"That '70s Show" star Mila Kunis had a self-desribed meet-cute with fellow Ukrainian Volodymyr Zelenskyy, long before he was elected president of the embattled European nation in 2019.
Kunis — who on Wednesday was named among People magazine's People of the Year for fundraising efforts benefiting her war-torn homeland — shared the details of their first meeting, which came nearly a decade ago when a remake of the comedian-turned-politician's TV series "Servant of the People" was being shopped around Hollywood.
"I had a deal with ABC, and I was trying desperately to bring the show to the network. We ultimately got outbid, but in the process, I talked to this actor named Zelenskyy," Kunis told the magazine.
"Years later I was reading the news and saw Ukraine had a new president. I thought to myself, 'A Jewish president? Mazel tov! That name sounds so familiar.' I searched my emails and was like, 'I know him!'" she said, adding, "Our own little meet-cute."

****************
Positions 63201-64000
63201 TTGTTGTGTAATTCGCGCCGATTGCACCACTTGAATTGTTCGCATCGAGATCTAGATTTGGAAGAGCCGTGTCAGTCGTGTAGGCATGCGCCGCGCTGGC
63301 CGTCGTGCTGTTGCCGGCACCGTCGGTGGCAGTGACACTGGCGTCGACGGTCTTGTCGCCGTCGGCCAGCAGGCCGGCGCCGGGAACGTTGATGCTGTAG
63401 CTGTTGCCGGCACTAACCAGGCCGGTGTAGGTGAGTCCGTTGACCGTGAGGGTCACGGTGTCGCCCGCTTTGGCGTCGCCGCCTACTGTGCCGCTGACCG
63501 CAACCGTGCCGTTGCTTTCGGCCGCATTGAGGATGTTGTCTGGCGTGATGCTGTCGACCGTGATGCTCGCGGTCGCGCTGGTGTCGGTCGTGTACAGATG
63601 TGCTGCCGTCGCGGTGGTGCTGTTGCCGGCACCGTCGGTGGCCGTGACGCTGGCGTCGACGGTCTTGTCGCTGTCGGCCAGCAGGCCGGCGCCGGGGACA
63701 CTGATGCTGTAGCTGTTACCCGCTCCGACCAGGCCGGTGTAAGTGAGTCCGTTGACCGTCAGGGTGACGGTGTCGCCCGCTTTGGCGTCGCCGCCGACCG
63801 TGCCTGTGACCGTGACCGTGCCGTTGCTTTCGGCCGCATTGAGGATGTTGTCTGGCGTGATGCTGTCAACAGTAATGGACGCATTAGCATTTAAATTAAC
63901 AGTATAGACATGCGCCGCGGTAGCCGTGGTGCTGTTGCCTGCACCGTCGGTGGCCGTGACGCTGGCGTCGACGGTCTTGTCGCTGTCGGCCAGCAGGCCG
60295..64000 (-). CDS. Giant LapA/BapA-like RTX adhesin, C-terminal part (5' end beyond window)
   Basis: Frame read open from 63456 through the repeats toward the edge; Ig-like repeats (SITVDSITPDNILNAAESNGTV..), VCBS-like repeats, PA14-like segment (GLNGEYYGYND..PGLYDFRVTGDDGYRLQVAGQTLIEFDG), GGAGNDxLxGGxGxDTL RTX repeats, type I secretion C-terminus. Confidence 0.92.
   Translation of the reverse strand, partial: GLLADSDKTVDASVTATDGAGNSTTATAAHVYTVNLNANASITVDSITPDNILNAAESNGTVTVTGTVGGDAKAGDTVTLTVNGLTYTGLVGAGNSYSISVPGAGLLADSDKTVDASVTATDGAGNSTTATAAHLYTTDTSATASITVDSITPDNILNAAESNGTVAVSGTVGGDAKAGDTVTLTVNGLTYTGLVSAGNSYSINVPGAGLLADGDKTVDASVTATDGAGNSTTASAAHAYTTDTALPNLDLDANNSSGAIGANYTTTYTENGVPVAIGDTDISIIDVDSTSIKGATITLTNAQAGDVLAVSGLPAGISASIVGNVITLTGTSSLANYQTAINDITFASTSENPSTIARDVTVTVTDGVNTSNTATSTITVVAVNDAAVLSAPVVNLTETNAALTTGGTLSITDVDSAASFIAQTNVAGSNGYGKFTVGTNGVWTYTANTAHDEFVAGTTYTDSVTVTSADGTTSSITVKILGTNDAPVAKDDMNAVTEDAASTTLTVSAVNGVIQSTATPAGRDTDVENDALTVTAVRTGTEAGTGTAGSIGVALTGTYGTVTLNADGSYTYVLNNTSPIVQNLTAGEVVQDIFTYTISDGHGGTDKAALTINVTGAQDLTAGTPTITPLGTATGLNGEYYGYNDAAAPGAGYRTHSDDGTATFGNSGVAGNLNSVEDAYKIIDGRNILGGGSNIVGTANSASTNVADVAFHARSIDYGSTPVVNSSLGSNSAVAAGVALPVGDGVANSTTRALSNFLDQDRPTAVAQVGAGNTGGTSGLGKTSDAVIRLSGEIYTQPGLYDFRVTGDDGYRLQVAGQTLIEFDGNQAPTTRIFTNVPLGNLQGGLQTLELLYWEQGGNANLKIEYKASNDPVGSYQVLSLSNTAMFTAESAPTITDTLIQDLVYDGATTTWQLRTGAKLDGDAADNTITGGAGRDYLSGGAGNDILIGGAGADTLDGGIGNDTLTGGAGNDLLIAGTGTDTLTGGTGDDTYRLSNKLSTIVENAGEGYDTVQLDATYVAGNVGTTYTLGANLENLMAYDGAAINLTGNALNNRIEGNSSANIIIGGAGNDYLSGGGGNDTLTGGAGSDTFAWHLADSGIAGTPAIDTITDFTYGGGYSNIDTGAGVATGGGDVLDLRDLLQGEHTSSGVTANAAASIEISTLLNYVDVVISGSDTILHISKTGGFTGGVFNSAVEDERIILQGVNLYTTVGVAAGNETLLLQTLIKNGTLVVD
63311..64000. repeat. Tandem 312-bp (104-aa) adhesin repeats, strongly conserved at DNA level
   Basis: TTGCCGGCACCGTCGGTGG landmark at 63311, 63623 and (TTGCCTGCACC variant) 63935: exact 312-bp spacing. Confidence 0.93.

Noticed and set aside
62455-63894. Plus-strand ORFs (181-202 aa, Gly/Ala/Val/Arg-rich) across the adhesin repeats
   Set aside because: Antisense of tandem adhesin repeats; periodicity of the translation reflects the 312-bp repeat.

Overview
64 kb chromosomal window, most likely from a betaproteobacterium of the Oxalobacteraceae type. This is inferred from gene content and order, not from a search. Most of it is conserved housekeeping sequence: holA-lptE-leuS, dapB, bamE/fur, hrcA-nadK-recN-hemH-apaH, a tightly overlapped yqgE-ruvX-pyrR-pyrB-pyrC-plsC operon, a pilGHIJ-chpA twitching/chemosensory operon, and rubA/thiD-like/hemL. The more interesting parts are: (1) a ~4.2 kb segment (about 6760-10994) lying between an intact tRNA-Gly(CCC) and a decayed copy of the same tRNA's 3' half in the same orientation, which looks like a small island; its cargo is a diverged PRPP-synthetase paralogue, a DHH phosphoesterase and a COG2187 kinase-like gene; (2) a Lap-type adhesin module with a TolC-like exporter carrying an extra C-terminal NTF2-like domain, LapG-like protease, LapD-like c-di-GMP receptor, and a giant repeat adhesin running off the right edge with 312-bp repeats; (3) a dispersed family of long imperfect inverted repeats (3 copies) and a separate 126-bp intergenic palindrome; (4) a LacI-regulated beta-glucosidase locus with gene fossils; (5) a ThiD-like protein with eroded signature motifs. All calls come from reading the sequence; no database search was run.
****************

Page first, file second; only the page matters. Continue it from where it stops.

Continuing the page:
The two met again over the years, notably in 2019 when she and her husband, Ashton Kutcher, took a meeting with the leader when he visited the United States to attend the U.N. General Assembly in New York. At the time, Ukraine's first lady, Olena Zelenska — an architect and screenwriter — posted about their shared meal on Instagram, describing their conversation about cinema as "fruitful" and including hopes to develop and attract investors to Ukraine's film industry.
Such plans were likely derailed on Feb. 24 when Russian forces invaded Ukraine in a war that has raged for nine months. Within weeks of the invasion, Kunis, who was born in the former Soviet nation, and Kutcher launched their Stand With Ukraine campaign on GoFundMe
The celebrity couple donated $3 million to the effort and surpassed their $30 million goal within a month. The actors' campaign benefits global logistics experts Flexport.org, which was commissioned to organize shipments of relief supplies to refugee sites in Ukraine's neighboring countries of Poland, Romania, Hungary, Slovakia and Moldova. They also tapped vacation rental company Airbnb, in which Kutcher was an early investor, to provide free, short-term housing to Ukrainian refugees.
In March, when the fundraiser hit the $35 million benchmark, Zelenskyy publicly thanked the couple for their support and said they were "among the first to respond to our grief."
"Impressed by their determination. They inspire the world. #StandWithUkraine," he tweeted, sharing a photo of what appeared to be a video call among them.
"We can't become desensitized," the "Bad Moms" star told the magazine. "Helping — not even asking, just doing — should be our standard norm."